The National Fire Protection Agency (NFPA), in section 704 of the National Fire Code, specifies a system for identifying the hazards associated with materials. Information contained on this and linked pages comes directly from the 1990 edition of NFPA 704. Although the system was developed primarily with the needs of fire protection agencies in mind, it is of value to anyone who needs to handle potentially hazardous material.
The NFPA 704 Standard System for the Identification of the Hazards of Materials for Emergency Response, was developed as a manual by the Sectional Committee on Classification, Labeling and Properties of Flammable Liquids of the NFPA Committee on Flammable Liquids starting in 1952. Its first adoption as a guide occurred in 1961, with regular revisions being adopted through 1987. In 1990 it became an NFPA standard, and extensive quantitative health hazard rating criteria were introduced. The purpose of the standard, as originally conceived, is to safeguard the lives of those individuals who respond to emergencies occuring in an industrial plant or storage location, or other location where relatively large quantities of chemicals are used, and where the hazards of materials are not readily apparent.
The hazard identification signal is a color-coded array of four numbers or letters arranged in a diamond shape. An example is shown to the right. You will see hazard diamonds like this on trucks, storage tanks, bottles of chemicals, and in various other places around campus and around town.
The blue, red, and yellow fields (health, flammability, and reactivity) all use a numbering scale ranging from 0 to 4. A value of zero means that the material poses essentially no hazard; a rating of four indicates extreme danger. The fourth value (associated with white) tends to be more variable, both in meaning and in what letters or numbers are written there.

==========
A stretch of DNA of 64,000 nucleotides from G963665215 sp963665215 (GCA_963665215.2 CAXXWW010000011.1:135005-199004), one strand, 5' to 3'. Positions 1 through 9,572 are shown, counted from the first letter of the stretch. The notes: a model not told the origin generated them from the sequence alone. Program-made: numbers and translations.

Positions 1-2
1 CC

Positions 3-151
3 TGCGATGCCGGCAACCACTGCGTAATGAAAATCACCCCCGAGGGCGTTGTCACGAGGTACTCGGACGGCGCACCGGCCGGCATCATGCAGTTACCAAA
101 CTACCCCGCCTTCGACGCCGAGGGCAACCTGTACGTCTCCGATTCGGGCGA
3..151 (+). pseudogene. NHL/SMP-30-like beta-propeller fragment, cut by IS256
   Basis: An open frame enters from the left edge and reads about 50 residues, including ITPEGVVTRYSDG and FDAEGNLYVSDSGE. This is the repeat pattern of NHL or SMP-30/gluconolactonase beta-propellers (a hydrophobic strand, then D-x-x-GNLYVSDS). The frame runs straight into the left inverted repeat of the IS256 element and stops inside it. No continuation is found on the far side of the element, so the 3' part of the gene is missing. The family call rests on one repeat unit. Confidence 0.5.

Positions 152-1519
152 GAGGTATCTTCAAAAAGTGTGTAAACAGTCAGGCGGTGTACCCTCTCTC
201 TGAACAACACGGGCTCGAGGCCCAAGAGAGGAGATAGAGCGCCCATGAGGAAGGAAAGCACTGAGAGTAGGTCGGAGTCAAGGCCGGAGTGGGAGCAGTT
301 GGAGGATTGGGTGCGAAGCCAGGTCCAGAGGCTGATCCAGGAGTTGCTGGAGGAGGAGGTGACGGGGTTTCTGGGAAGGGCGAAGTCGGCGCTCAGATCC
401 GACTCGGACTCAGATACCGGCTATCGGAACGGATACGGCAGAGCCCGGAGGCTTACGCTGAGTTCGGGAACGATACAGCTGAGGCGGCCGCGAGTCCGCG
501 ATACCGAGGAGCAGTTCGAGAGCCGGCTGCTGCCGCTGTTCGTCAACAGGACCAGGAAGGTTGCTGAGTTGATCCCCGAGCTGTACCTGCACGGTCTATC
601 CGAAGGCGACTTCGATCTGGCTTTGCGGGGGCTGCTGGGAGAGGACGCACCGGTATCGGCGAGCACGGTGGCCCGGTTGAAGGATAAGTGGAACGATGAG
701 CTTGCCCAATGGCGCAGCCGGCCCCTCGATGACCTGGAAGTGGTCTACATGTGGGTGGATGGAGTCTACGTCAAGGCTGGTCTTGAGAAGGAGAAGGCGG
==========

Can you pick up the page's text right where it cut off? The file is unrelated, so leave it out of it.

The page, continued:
Select one of the four diamonds to the right to get more information.
Video Length: 7 minutes
NFPA labeling and ID video defines and stresses the importance of understanding these signs and placards. Firefighters have used this program for their training.
|HEALTH HAZARD: BLUE|
|0||Material which on exposure under fire conditions would offer no hazard beyond that of ordinary combustible material.||Example:
|1||Material which on exposure would cause irritation but only minor residual injury even if no treatment is given.||Example:
|2||Material that on intense or continued but not chronic exposure could cause temporary incapacitation or possible residual injury.||Example:
|3||Material that on short exposure could cause serious temporary or residual injury.||Example:
|4||Material that on very short exposure could cause death or major residual injury.||Example:
|FLAMMABILITY HAZARD: RED|
|0||Material will not burn.||Example:
|1||Material must be pre-heated before ignition can occur.
Flash Point At or Above 200oF (93.4oC)
|2||Material must be moderately heated or exposed to relatively high ambient temperature before ignition can occur.